Our universe is filled with asteroids, and at any time, the Earth could be a major victim should one or more asteroids that are dangerously large ever venture off their path. It’s a problem humans have been living with since the dawn of man and will continue to live with until the very end.

An asteroid or space rock hit Earth on a daily basis. However, the ones that do are too small to cause a problem as they burn out before exiting the atmosphere.

What about asteroids too big to burn out before hitting the surface?

On Friday, the space agency, in partnership with Double Asteroid Redirection Test (DART), is planning a device capable of redirecting asteroids. The space agency will begin first with a small asteroid, then upgrade its capabilities from there.

The DART project is designed for asteroids too big to break up; the ones that could take the lives of millions in a single blow.


According to a statement from Lindley Johnson, the planetary defense officer at NASA, DART is destined to be NASA’s first mission to showcase a technique known as kinetic impact. It’s all about crashing into an asteroid to change its orbit, which if done right, could defend Earth from an impact.

The target is an asteroid system dubbed Didymos, which is Greek for “twin.” The report claims this is a dualistic asteroid system made up of a single asteroid, Didymos A, and a smaller one known as Didymos B, which orbits its larger family.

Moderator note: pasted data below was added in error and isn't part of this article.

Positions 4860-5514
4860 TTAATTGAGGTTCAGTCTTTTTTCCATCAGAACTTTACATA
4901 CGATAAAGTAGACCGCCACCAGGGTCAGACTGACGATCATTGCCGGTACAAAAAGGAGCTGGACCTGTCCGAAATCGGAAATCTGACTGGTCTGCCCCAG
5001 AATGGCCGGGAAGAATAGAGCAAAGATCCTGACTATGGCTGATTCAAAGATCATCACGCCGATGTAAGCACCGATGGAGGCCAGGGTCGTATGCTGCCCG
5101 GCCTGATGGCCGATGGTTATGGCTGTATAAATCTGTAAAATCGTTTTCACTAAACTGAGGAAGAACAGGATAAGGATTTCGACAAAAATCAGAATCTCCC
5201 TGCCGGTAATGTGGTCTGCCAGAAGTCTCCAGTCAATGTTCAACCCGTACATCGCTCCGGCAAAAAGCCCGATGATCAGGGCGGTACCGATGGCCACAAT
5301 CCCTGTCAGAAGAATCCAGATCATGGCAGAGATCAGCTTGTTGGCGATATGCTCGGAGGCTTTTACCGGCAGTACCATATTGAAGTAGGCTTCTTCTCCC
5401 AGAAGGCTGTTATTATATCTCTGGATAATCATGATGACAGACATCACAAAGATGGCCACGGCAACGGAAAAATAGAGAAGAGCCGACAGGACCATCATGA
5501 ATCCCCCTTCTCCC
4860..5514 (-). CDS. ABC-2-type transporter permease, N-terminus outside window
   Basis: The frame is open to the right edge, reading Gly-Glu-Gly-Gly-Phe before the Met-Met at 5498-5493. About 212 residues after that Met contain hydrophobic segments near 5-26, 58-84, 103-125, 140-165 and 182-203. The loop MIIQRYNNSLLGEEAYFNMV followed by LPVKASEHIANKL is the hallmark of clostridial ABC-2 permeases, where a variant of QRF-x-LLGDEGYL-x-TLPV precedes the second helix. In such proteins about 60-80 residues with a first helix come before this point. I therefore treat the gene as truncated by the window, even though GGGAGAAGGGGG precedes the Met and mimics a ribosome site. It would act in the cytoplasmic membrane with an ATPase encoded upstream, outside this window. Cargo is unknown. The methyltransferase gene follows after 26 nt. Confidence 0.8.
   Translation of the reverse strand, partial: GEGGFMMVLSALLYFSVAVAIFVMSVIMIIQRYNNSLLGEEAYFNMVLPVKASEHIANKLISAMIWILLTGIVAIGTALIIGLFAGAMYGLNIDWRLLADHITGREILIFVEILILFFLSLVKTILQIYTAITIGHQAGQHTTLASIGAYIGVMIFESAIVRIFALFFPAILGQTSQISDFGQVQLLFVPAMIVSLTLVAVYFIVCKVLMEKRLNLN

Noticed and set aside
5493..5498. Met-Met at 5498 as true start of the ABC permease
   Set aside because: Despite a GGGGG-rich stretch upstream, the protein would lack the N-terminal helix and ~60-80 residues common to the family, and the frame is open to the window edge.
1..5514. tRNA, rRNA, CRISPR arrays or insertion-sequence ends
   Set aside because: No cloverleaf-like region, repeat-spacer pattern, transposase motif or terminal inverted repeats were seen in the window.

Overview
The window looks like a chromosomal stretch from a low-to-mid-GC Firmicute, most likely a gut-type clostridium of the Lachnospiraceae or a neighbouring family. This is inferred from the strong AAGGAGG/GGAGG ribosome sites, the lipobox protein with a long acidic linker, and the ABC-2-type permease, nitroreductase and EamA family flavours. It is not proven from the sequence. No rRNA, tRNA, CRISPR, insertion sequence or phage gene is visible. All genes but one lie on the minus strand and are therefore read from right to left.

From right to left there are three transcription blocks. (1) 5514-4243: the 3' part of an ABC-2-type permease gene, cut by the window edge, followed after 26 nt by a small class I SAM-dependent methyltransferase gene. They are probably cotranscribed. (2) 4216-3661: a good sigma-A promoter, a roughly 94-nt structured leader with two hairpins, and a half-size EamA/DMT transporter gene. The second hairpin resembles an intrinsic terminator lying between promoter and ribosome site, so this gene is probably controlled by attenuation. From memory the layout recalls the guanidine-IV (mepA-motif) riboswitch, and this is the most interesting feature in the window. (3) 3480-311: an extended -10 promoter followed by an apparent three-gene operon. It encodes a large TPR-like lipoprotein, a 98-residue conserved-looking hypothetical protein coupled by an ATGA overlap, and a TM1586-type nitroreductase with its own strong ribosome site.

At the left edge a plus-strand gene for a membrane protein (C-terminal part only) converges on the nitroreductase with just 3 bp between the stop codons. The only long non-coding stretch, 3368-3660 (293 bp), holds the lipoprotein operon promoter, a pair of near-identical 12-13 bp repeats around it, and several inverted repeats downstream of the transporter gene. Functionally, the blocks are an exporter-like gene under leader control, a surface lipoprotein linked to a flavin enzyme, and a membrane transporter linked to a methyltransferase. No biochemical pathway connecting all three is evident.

“A binary asteroid is the perfect natural laboratory for this test,” said Tom Statler, program scientist for DART at NASA Headquarters. “The fact that Didymos B is in orbit around Didymos A makes it easier to see the results of the impact, and ensures that the experiment doesn’t change the orbit of the pair around the sun.”

The idea is to launch a spacecraft satellite the size of a refrigerator come 2022 to meet Didymos B. The spacecraft must collide with the asteroid at 3.7 miles per second, ultimately causing it to shift from its destination.

After the impact, scientists back on Earth will study information collected in a bid to tell if the technique is feasible when it comes down to protecting the planet from asteroids.

While DART is very important, there’s no guarantee that it’ll work as planned. If it doesn’t, researchers will have to come up with another brilliant idea to protect the planet from the very high possibility of an asteroid crashing into Earth.

Can NASA blow up asteroids instead?

Yes, blowing up asteroids is possible. However, researchers do not recommend going this route.

Launching a bomb into a huge asteroid will likely break it up into smaller pieces that will still strike Earth. The impact from multiple pieces could be more devastating; hence, the reason scientists prefer the idea of shifting asteroids off course.

At the end of the day, leaving Earth for another planet is the safest best. Then again, wherever humans travel to in the future, asteroids may always be an issue.

[See More: Expert Warns An Asteroid Will Eventually Hit Earth: What Should We Do?]